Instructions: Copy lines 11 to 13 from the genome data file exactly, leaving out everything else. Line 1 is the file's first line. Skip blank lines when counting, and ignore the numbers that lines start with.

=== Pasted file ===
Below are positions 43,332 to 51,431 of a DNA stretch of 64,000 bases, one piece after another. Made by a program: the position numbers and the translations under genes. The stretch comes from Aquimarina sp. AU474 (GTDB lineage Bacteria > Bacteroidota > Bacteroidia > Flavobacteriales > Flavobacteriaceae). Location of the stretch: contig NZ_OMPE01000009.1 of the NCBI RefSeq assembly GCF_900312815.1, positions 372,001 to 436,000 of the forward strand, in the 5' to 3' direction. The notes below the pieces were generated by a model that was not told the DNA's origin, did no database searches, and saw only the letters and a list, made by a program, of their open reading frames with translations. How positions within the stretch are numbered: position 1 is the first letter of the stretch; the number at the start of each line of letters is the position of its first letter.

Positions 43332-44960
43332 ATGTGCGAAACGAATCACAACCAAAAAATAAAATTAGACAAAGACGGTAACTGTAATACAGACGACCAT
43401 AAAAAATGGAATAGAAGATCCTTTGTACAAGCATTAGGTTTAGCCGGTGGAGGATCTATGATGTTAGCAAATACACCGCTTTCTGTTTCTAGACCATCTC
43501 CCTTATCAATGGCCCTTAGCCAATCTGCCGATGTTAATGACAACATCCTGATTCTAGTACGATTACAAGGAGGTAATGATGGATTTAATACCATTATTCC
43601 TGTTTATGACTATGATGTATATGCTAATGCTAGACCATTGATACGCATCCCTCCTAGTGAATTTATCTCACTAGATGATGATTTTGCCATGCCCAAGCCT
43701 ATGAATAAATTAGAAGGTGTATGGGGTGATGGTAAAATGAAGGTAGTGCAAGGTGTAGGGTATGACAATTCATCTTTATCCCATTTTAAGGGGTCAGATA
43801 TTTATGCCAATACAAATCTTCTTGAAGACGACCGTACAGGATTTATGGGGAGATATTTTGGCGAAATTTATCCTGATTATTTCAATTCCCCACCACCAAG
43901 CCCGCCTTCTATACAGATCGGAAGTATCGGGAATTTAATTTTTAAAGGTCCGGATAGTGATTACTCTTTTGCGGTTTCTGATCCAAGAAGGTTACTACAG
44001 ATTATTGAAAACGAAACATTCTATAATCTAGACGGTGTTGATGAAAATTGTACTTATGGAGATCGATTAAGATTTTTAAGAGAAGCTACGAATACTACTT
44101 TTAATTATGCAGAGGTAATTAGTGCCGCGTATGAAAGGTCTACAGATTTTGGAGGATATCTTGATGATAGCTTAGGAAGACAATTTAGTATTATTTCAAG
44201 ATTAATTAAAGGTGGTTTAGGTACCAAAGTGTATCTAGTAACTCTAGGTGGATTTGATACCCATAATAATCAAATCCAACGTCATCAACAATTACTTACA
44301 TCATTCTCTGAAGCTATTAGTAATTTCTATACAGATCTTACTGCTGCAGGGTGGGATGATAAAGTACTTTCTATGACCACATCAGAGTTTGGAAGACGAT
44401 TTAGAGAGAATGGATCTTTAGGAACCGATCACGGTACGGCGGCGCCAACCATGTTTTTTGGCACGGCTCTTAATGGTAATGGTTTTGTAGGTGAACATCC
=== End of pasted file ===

44101 TTAATTATGCAGAGGTAATTAGTGCCGCGTATGAAAGGTCTACAGATTTTGGAGGATATCTTGATGATAGCTTAGGAAGACAATTTAGTATTATTTCAAG
44201 ATTAATTAAAGGTGGTTTAGGTACCAAAGTGTATCTAGTAACTCTAGGTGGATTTGATACCCATAATAATCAAATCCAACGTCATCAACAATTACTTACA
44301 TCATTCTCTGAAGCTATTAGTAATTTCTATACAGATCTTACTGCTGCAGGGTGGGATGATAAAGTACTTTCTATGACCACATCAGAGTTTGGAAGACGAT